Last updated Feb. 12, 2020
In 2017, city of Douglas administration informed the public that city code officers would begin stricter enforcement of city code 8.32.030, which defines public nuisances. The push came after a number of residents filed complaints to the city about “public nuisances” in their neighborhoods, particularly around homes with overgrown weeds, visible junk vehicles, and unsecure abandoned and dilapidated homes.
What is a “public nuisance”?
The city municipal code, under Chapter 8, provides expectation and guidance for city-wide issues concerning public nuisance in regards to “allowing premises to become unsanitary or a fire menace or a danger to health and safety through the accumulation, growth, storage, or retention of garbage, refuse, rubbish, weeds, or other accumulation of filth or debris.”
The code requires that “every person owning, managing, or having charge, control or occupancy of any real property in the city shall not allow any part of such property visible from the street or adjoining premises to become so unsightly or untidy as to substantially detract from the appearance of the immediate neighborhood or tend to threaten the safety and welfare of the immediate neighborhood.”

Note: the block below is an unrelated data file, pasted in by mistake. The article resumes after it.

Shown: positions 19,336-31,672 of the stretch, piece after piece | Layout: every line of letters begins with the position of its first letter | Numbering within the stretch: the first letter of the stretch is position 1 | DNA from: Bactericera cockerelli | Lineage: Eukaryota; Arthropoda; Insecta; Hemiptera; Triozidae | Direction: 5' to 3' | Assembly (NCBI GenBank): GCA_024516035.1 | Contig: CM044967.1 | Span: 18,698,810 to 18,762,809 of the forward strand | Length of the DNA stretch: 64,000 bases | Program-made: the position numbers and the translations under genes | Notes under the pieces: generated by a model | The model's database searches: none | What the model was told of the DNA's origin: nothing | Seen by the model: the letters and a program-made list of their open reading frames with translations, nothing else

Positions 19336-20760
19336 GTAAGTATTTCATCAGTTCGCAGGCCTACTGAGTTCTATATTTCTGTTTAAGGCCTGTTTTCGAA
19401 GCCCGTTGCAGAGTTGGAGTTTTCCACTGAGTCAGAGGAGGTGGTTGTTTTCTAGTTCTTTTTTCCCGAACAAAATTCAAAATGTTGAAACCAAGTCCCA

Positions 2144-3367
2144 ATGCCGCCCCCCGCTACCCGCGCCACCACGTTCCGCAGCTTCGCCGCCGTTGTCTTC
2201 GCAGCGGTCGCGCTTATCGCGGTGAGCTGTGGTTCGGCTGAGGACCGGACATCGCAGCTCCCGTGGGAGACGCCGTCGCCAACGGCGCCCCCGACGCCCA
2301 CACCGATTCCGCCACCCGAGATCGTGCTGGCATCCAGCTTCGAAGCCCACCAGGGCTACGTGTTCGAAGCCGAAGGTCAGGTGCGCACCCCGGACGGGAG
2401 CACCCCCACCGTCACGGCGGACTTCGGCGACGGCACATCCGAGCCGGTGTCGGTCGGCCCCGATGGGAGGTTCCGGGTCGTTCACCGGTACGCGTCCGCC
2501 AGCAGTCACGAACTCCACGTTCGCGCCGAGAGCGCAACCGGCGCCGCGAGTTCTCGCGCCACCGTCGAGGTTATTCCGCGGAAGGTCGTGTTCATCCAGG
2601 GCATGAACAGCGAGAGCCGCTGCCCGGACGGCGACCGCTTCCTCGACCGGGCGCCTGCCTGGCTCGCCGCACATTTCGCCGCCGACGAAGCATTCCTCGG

What determines a dilapidated or abandoned house?
Whenever a complaint is made to the department of public works about a public nuisance, according to section 8.32.030 of the city code, the department of public works should promptly inspect the property. If the city manager, upon recommendation of the department of public works, finds that a public nuisance exists, and that the public health, safety or welfare is compromised, then emergency abatement procedures are implemented and the nuisance is removed or abated. The building inspector is then notified if the public nuisance involves a building that appears structurally unsafe. The building inspector will submit a written report of inspection and the findings to the director of the department of public works.
Potential violation complaints are inspected by Development Services staff.
At the Aug. 8, 2017 meeting of the Douglas Mayor and Council, then City Manager Jim Russell informed the public, with a 90-day notice, that the public works department code enforcement officer would begin stricter enforcement of Chapter 8 under the municipal code.
If a violation is found, a seven day correction notice is issued. If not complied with, a second seven day notice, then a thirty day notice are issued. If the violation persists the city may issue a thirty day abatement notice. Failure to comply will result in the City abating the issue and placing a lien on the property for the costs associated with the abatement.
In some cases the city may choose to secure the structure rather than fully abate. The city has no involvement in the sales of private property. The sale of property would not alter the violation or abatement status however.